Chris Soghoian called attention to this new blog entry on Yahoo! Policy Blog by Anne Toth, their “Chief Trust Officer.” After this notice, I wouldn’t trust them as far as I could throw ’em:
Today, Yahoo! is making an announcement of our intention to change our log file data retention policy to meet the needs of our consumers for personalization and relevance, while living up to their expectations of trust. Over the last 3 years, the way we and other companies offer services online and the way consumers experience the Internet has changed dramatically. So, we will keep our log file data longer than we have been – offering consumers a more robust individualized experience – while we continue our innovation in the areas of transparency and choice to protect privacy. We believe it’s a move forward for Yahoo! and our users.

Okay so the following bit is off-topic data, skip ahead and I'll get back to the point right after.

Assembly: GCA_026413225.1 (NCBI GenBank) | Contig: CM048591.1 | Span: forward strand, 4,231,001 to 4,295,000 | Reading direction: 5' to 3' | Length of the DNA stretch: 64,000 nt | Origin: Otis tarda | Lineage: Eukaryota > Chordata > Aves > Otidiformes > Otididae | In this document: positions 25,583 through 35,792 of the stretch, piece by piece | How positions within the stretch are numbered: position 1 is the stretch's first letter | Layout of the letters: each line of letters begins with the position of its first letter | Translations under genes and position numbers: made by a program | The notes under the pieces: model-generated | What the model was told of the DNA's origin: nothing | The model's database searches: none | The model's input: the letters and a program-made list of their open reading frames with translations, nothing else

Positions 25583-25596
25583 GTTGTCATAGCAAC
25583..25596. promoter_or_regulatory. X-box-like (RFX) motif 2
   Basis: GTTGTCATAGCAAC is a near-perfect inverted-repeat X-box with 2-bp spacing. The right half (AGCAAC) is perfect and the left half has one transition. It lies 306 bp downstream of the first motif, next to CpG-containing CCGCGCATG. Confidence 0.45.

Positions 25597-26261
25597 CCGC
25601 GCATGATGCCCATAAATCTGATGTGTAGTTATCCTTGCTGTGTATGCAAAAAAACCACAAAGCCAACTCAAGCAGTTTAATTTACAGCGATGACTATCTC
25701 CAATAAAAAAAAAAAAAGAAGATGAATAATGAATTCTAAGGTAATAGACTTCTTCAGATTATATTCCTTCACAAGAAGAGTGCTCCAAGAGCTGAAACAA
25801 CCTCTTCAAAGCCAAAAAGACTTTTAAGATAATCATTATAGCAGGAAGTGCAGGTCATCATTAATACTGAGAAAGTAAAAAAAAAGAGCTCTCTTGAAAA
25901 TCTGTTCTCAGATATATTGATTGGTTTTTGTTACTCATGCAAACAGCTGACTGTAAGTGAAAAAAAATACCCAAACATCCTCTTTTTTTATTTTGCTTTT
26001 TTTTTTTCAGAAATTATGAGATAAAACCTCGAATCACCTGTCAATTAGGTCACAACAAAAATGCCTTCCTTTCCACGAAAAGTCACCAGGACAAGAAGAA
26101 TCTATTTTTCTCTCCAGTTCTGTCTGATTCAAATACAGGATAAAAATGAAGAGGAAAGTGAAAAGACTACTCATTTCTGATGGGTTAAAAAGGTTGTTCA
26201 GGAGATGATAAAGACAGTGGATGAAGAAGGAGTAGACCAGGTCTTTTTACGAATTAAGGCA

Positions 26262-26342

In late 2008, after a careful review of our data systems and needs and after a great deal of discussion among policymakers about how long search companies should hold search log file data, Yahoo! announced a log file data retention policy that set us apart from the rest of our industry. We worked to minimize our log file retention to 90-days for most log file data, noting certain exceptions where we hold raw data for up to 6 months for fraud and security purposes and as long as necessary to meet our legal obligations.
Read the full blog entry on Yahoo! Policy Blog.
Seriously, Yahoo!? Seriously?
Retaining data for longer means increasing the risk of a security breach of yet more data.
Retaining data for longer means increasing the risk that users’ personal information will be handed over to the Department of Justice or law enforcement with no warrant required.
Why isn’t Yahoo! asking whether users want their data retained for longer or giving them a chance to say “No, thanks?”
Yahoo! was ahead of the pack when it shortened its data retention period. Now they’ve put themselves back in the pack.
What do you think of Yahoo!’s new value-subtracted change?